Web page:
If you don’t think you need anything for your boat, just go to a boat show and you will quickly find out what you didn’t know you needed. Just like computers, boat electronics are continually being upgraded and one could spend a fortune upgrading radar, plotters, auto pilots, fish finders, etc., even though many boaters get by using just their iPad and a cheap navigation program. Other systems are also candidates for upgrading, such as heads, galleys, refrigeration, heating systems, battery banks, inverters, chargers, and thrusters. You name it and it can be upgraded in one way or another. We have upgraded a few items over the years.
Surprisingly, our boat came with vinyl seat cushions. They felt and looked cheap. Most boats of this type have leather, simulated or real, or nice fabric. But not cold, hard, off-white vinyl. This was one of the first items to be upgraded. We found an upholsterer, at the boat show of course, that we invited to give us a bid. We decided to go with ultra-leather material of a darker color. I think it turned out very nicely! Here is the old and the new. We added the ottoman covered in the same material. It has a hinged top on it that opens to additional storage. Very functional.
We also recovered the pilot house seating area to match.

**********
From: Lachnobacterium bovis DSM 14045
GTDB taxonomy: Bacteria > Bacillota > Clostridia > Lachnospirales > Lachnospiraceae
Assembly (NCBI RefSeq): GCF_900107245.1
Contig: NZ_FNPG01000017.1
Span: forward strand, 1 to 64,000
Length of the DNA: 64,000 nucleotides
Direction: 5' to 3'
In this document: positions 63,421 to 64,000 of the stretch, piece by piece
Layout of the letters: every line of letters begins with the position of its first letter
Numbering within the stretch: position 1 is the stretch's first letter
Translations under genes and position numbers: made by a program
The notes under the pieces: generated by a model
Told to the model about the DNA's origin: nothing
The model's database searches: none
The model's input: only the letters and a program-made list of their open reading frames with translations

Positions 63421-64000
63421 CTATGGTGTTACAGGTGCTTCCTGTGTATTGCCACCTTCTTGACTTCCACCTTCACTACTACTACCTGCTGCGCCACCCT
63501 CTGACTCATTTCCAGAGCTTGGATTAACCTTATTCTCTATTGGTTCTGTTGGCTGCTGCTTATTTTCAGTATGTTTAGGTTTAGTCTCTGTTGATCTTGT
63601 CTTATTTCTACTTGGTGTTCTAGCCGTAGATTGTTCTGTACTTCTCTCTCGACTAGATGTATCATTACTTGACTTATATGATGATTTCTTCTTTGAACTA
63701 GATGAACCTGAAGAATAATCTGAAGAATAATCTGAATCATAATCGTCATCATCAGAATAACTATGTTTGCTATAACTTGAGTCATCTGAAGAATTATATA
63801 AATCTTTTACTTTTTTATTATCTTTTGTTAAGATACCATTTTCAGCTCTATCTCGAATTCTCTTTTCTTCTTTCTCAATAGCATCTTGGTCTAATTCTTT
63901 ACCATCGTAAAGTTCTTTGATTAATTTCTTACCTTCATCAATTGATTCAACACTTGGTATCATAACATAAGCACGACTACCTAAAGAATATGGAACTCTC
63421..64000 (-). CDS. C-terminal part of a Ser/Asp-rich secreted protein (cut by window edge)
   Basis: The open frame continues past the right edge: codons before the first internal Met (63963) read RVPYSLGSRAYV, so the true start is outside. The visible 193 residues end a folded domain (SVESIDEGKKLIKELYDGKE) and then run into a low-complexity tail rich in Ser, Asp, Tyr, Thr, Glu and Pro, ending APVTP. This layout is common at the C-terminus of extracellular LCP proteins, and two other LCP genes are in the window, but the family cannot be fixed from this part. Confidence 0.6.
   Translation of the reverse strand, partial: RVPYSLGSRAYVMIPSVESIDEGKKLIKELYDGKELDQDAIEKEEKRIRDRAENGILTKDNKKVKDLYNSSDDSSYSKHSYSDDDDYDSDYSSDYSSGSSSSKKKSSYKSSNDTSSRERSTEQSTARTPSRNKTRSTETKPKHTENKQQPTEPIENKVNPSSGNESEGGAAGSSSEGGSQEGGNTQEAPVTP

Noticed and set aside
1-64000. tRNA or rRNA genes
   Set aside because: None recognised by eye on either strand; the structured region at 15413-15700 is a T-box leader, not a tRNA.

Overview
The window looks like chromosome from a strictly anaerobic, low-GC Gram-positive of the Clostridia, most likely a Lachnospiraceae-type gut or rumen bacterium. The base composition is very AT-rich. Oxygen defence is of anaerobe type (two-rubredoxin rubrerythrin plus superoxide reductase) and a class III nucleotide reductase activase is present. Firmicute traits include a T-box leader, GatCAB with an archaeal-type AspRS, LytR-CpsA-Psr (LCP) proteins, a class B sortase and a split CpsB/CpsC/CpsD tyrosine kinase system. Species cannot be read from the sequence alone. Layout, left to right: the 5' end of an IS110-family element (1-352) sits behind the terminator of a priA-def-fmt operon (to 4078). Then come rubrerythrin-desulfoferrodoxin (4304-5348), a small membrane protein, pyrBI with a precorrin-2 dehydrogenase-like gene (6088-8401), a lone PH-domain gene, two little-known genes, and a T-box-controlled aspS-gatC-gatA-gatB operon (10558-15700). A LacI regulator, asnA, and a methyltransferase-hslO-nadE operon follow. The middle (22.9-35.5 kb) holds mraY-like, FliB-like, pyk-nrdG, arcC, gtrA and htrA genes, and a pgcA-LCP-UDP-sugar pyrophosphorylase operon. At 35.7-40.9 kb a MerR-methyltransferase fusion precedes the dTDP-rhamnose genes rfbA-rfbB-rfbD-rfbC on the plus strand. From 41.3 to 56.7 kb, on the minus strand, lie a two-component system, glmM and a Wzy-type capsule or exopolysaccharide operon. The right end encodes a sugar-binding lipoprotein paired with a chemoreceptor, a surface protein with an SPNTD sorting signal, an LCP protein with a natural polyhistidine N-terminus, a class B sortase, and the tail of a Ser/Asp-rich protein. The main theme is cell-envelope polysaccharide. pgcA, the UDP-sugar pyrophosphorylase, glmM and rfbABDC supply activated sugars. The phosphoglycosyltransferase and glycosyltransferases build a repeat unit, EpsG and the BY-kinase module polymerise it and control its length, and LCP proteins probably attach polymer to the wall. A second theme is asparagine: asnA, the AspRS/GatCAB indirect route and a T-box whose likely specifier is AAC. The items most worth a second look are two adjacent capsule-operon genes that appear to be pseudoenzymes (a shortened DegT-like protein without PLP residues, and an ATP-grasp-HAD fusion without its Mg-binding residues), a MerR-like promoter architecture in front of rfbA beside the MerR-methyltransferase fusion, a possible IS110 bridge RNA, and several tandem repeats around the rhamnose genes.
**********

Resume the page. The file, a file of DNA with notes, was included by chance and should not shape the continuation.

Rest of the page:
The same upholsterer also makes canvas covers, which we needed. We had one made to cover the flybridge instruments in the winter and another to cover the bow seating area, which keeps them dry all year. The covers snap on and are easily removed.
Speaking of bow seating, most outdoor cushions on boats are waterproof for obvious reasons. While our original cushions had waterproof vinyl covers, the zippers all leaked and the inside cushions were nothing but huge sponges. Thus, the cushions were mostly not useable. I found a company that manufactures totally waterproof cushions. Their process is to use closed cell foam that is waterproof by itself, and to coat it with waterproof vinyl. They do not absorb any water at all and can be used for floatation devices if needed. We changed the colors of these drab white cushions too, and added a center cushion with bottle/can holder cutouts. We are having the flybridge seating cushions replaced with the same material.
Most people probably don’t think much about fire extinguishers beyond whether they are available in case of a fire. The typical fire extinguisher on most boats is the one that meets the minimum Coast Guard requirements. These contain a dry chemical that smothers fires. What it also does is ruin anything it is sprayed on. And they are extremely messy and difficult to clean up. So I looked for a better option and found extinguishers that use a liquified gas called Halotron that dissipates after use. They are cleaner and Coast Guard approved when mounted and readily available for use.